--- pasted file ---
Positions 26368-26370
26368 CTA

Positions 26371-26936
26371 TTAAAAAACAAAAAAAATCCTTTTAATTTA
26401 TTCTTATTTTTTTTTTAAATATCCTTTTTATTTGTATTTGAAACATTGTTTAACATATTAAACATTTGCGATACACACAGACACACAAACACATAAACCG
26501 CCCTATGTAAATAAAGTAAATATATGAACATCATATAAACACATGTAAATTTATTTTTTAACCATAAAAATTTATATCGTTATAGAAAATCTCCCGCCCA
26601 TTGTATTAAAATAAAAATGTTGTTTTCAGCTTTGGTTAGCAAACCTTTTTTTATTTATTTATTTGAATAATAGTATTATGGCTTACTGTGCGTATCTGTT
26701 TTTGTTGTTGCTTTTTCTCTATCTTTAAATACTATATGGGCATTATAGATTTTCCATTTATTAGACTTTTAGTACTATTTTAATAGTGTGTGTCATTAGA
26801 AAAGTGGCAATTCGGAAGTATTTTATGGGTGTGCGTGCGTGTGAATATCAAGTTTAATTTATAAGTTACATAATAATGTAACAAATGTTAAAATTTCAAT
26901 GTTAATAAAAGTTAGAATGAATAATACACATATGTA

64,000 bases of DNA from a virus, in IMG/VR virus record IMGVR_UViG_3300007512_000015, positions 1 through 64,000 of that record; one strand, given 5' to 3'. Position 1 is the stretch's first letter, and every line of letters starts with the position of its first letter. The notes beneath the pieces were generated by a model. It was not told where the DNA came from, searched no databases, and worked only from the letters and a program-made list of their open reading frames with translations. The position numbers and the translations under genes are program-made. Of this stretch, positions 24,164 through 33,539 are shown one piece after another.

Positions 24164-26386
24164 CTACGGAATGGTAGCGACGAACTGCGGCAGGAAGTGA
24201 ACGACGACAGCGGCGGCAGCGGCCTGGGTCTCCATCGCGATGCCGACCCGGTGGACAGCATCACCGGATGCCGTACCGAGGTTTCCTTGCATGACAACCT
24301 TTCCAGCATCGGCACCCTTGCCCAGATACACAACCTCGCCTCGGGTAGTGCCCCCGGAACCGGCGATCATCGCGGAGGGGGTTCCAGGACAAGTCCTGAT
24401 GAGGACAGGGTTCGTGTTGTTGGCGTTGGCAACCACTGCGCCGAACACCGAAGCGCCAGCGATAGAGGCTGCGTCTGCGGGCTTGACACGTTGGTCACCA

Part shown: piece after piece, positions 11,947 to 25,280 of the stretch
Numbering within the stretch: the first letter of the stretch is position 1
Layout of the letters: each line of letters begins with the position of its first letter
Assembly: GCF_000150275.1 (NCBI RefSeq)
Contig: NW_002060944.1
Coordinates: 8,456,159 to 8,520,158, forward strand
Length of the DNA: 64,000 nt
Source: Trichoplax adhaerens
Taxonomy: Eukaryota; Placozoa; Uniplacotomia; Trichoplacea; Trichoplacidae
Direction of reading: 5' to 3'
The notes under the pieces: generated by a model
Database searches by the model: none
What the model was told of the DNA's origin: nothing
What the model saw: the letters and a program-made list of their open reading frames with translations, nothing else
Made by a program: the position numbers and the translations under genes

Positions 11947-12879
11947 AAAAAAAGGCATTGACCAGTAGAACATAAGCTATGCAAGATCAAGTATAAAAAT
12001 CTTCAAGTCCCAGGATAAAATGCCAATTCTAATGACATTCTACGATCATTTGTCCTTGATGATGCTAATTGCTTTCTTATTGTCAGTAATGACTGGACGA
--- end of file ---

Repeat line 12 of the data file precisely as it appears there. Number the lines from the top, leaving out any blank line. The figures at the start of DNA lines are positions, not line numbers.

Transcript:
Positions 24164-26386